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Ryan Zimmerman was hurt during spring training after all

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Nationals first baseman Ryan Zimmerman had a weird spring training. He played in exactly one Grapefruit league game, and that was on March 2, not long after games got underway. For the rest of his time in Florida he was totally absent from the Nats’ big league spring games, playing instead on the back fields in sim games and in minor league contests.

That pattern usually suggests an injury and I and most fans suspected that he was hurt. The Nats insisted otherwise, however, repeatedly saying that Zimmerman was simply doing a different sort of routine. They said it so often that they convinced the reporters covering the team that it was true. Indeed, some of them even got a bit prickly about it when fans said they weren’t buying it:

It all seemed weird, but Zimmerman broke camp with the team and, about a month into the regular season, a big story came out about how it was all just a novel approach for a veteran in spring training. At that point it made little sense to continue to be skeptical. I mean, what kind of people would continue to lie about such a thing a month after the fact? Especially when, since he was playing, it turned out to be pretty inconsequential?

Based on this report from Jon Heyman today, it’s probably worth asking that question again:

While it was written that the Nats weren’t using Zimmerman in games this spring as a grand experiment to preserve older veterans, and at the least the Nats never corrected the record, the reality is that Zimmerman missed almost all spring training with a calf injury. He got at-bats on the back field in simulated games, but in those at-bats, he just got at-bats and didn’t run to first base, or certainly run the bases. It’s a little unusual this went undetected as some other teams began to wonder whether the Nats’ grand experiment – which wasn’t really an experiment at all – might be worth trying for their own players.

Why on Earth did the Nats lie about this? That’s some downright Soviet stuff right there. I hope the reporters who got duped ask the team about it.

In the meantime, Ryan Zimmerman is hitting .217/.280/.409 and has not played a game since May 9. Viva transparency.

Dodgers acquire Manny Machado from Orioles for five minor leaguers

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The Orioles and Dodgers finally completed the trade involving Manny Machado, ESPN’s Jerry Crasnick reports. The Orioles will receive five prospects from the Dodgers: Yusniel Diaz, Dean Kremer, Zach Pop, Rylan Bannon, and Breyvic Valera.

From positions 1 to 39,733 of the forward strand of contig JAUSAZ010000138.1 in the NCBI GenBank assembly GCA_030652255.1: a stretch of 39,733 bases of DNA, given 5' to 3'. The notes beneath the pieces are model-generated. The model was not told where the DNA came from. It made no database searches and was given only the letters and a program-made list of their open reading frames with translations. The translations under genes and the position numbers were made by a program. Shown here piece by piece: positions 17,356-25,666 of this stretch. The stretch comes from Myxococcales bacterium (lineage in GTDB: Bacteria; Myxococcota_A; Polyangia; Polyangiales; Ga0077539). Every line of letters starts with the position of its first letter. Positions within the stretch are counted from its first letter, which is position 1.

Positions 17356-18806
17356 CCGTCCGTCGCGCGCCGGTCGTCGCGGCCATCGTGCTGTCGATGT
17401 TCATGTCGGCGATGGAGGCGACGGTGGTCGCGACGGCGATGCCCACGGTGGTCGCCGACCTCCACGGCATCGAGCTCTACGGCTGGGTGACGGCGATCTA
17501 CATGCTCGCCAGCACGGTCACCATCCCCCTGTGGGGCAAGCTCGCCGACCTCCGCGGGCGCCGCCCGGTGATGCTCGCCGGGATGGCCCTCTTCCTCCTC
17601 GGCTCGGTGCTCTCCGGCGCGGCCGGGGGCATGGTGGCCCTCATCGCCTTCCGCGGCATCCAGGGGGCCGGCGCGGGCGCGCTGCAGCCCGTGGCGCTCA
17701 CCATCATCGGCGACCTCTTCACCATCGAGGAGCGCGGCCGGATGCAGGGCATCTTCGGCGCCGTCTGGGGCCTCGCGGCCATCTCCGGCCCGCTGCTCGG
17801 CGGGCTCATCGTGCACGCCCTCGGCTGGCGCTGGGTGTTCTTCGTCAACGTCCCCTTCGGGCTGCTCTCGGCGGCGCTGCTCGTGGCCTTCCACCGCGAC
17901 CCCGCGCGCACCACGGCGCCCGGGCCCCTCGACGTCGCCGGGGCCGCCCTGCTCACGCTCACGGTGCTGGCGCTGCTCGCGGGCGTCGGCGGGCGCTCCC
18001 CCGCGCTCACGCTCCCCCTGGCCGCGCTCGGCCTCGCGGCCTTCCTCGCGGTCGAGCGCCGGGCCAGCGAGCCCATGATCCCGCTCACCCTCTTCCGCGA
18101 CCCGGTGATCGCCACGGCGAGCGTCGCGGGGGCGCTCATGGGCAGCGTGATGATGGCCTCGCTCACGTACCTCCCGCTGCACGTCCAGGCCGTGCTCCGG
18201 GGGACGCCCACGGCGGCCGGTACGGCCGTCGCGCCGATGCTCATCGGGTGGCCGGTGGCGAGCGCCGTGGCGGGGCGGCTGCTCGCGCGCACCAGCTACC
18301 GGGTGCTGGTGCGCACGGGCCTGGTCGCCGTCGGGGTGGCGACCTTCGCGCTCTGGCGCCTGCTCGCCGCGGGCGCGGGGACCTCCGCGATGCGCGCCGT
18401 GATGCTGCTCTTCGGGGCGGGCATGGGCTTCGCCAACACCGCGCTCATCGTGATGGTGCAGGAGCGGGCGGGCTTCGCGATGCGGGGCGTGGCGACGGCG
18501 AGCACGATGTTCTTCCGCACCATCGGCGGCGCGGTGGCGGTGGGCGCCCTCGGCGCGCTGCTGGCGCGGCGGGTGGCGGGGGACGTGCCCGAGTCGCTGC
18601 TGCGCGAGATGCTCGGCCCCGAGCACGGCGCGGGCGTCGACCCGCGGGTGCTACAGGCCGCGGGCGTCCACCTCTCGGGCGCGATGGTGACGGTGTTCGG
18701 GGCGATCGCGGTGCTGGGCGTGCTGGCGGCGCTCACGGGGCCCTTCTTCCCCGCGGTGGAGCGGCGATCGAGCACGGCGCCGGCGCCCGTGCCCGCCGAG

Machado, 26, is in the final year of his contract, so this is currently a rental for the first-place Dodgers. Machado ended the first half batting .315/.387/.575 with 24 home runs, 65 RBI, 48 runs scored, and eight stolen bases in 413 plate appearances. In Los Angeles, he will handle shortstop, allowing Chris Taylor to move over to second base.

MLB Pipeline rated Diaz as the Dodgers’ No. 4 prospect and No. 84 across baseball. Kremer was No. 27 in the Dodgers’ system and Bannon was No. 28.

Diaz, 21, is considered the centerpiece of the trade. The outfielder hit .314/.428/.477 with 20 extra-base hits, 30 RBI, and 36 runs scored in 264 plate appearances at Double-A Tulsa this season.

Kremer, 22, was selected by the Dodgers in the 14th round of the 2016 draft. He spent most of his season with High-A Rancho Cucamonga before earning a promotion to Tulsa earlier this month. Overall, in 17 starts, the right-hander posted a 3.03 ERA with a 125/29 K/BB ratio in 86 innings.

Pop, 21, was selected by the Dodgers in the seventh round of the 2017 draft. He has spent his season between Rancho Cucamonga and Single-A Great Lakes. Overall, he compiled a 1.04 ERA with 47 strikeouts and 13 walks in 43 1/3 innings of relief.

Bannon, 22, was selected by the Dodgers in the eighth round of the 2017 draft. With Rancho Cucamonga this season, the infielder batted .296/.402/.559 with 20 home runs and 61 RBI in 403 PA.

Valera, 26, has appeared in 20 games at the major league level for the Dodgers this season, batting a meager .172 with a .445 OPS in 34 PA. Valera has versatility, having played second base, third base, and corner outfield this year while also having experience in center field, shortstop, and first base.